embouchure trouble.....

Discussion in 'Trumpet Discussion' started by trumpet 101, Jul 31, 2009.

  1. trumpet 101

    trumpet 101 Pianissimo User

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    i was buzzing alot, 14 hours this week, and suddenly my buzzing is going wrong, it has this raspy sound to it now, ive taken a few days off to heal, applied chopsaver and alot that good stuff...... it hasnt gone away! does anyone know whats going? a fellow trumpet player in need would greatly appreciate it!!!

    p.s. no, my lips dont normally go through this kind of strain, only 7 hours a week normally :D could doubling my mouthpiece time somehow have altered my embouchure? can it be changed if it has?
     
  2. Vulgano Brother

    Vulgano Brother Moderator Staff Member

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    What kind of buzzing have you been doing? Lips alone or with the mouthpiece? What exercises have you been doing? At what volume?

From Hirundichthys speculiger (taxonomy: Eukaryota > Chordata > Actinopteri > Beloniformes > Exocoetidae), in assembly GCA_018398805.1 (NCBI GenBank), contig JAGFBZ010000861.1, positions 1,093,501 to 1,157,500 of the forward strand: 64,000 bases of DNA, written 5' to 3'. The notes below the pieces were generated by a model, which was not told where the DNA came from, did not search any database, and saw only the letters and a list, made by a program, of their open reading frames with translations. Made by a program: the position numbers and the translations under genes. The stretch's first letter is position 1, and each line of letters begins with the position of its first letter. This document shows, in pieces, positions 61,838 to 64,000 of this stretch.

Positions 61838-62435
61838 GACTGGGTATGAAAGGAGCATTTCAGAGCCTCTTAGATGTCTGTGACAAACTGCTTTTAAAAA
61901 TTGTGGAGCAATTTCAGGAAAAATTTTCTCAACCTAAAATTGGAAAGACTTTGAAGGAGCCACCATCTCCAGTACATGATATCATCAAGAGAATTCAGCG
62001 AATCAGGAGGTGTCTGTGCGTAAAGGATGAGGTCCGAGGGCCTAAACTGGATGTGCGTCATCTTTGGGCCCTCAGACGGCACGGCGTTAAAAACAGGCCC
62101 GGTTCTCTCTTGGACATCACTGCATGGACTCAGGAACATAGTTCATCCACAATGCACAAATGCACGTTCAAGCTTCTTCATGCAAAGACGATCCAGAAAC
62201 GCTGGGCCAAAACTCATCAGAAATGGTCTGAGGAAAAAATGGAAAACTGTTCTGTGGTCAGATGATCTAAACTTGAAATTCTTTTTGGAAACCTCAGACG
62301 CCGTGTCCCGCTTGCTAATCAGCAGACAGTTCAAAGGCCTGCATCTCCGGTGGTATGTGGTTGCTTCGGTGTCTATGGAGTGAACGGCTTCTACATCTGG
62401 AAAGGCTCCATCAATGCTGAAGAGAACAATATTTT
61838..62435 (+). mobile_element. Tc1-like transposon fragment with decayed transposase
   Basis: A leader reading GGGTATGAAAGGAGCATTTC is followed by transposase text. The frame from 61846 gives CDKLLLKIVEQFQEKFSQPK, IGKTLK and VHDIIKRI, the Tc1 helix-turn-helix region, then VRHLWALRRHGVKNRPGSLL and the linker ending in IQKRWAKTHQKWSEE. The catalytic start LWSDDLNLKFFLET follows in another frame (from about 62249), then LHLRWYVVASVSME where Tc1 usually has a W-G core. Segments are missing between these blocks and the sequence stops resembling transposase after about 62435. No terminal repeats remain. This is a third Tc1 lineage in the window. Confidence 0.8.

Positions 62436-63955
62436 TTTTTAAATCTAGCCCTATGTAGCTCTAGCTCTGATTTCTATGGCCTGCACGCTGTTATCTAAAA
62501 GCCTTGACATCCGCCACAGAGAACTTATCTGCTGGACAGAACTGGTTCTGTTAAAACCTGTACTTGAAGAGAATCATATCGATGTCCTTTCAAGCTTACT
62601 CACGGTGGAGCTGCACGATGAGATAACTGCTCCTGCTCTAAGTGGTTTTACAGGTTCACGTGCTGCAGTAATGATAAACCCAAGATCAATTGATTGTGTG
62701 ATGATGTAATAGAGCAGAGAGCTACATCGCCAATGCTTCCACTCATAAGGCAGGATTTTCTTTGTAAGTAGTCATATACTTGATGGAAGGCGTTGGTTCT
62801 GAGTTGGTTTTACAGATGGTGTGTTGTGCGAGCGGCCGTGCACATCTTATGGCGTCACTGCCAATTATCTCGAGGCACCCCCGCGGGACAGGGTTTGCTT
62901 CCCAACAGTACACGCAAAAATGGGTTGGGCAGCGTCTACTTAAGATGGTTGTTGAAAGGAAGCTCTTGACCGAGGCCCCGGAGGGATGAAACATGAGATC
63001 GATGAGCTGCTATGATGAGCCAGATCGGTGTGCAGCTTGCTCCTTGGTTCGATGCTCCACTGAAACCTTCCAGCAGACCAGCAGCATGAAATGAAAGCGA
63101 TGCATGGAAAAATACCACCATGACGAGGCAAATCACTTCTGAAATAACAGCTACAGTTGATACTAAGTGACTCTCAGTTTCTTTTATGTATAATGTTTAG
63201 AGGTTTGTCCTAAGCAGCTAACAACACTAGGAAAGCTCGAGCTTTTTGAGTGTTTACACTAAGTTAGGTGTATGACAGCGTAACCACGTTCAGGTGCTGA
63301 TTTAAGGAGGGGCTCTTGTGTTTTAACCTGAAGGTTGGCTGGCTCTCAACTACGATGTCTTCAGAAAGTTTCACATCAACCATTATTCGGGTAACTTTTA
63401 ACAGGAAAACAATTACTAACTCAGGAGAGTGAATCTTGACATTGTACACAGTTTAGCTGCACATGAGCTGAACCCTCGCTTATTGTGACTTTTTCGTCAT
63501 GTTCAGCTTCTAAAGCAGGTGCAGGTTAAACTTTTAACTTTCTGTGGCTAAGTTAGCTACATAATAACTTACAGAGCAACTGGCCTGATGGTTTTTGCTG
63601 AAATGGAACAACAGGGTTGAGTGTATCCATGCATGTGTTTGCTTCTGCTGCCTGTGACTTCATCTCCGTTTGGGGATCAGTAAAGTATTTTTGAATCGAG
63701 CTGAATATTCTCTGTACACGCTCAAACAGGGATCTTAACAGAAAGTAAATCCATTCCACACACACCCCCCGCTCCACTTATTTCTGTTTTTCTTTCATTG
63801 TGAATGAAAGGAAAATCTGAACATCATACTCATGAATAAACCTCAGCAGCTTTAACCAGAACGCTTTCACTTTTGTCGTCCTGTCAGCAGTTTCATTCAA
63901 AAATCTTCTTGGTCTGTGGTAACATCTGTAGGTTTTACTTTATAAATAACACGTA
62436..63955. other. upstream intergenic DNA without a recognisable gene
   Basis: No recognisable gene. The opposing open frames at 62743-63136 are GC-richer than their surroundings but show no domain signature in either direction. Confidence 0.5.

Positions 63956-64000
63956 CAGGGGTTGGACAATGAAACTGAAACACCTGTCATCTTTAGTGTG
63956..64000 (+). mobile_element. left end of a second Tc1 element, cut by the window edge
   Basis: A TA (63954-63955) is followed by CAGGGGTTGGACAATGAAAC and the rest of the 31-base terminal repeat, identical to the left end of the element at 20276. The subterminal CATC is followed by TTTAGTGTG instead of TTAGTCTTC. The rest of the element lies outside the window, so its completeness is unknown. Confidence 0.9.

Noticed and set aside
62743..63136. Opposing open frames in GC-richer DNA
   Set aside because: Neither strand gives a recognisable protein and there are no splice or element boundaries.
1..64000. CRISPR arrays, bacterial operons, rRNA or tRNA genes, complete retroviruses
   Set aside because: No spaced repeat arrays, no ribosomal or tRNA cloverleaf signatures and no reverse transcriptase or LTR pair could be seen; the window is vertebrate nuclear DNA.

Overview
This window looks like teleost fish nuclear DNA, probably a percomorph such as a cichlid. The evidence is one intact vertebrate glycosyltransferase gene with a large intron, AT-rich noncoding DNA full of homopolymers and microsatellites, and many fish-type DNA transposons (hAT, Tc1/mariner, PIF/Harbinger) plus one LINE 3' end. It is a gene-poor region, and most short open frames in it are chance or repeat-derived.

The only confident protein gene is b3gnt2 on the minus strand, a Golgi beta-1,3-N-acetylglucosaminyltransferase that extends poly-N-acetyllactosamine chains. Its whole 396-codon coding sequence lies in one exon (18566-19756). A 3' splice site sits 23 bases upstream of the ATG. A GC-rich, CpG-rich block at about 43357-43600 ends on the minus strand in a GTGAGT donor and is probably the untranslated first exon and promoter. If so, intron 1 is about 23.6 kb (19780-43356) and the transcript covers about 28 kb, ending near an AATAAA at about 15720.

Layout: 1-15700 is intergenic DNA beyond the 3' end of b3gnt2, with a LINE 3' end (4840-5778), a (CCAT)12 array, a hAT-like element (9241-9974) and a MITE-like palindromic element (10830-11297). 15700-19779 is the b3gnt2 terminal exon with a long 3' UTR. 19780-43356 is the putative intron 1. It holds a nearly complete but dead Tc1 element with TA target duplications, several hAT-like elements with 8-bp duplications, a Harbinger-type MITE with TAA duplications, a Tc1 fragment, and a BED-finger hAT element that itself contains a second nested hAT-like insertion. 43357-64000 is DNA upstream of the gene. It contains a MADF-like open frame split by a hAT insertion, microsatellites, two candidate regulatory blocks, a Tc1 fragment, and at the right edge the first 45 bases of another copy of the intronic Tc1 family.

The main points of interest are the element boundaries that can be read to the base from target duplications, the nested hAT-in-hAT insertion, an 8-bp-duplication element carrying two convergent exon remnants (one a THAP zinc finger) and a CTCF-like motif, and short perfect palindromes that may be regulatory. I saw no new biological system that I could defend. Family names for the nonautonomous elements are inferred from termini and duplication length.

More details, please!
     
  3. trumpet 101

    trumpet 101 Pianissimo User

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    mostly mouthpiece, and alittle with nothing but lips, and ive been randomly opening up arbans studies and buzzing them and practicing some tryout material, and everywhere from pp to ff
     
  4. Vulgano Brother

    Vulgano Brother Moderator Staff Member

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    Be careful that you aren't trying to play too cleanly on the mothpiece--it has no slots like a trumpet does, and so every slur should include a little glissando. How much time are you spending on the trumpet? A steady diet of nothing but mouthpiece is not "nutritious;" I would consider 20% total practice buzzing extreme--5% to 10% should suffice.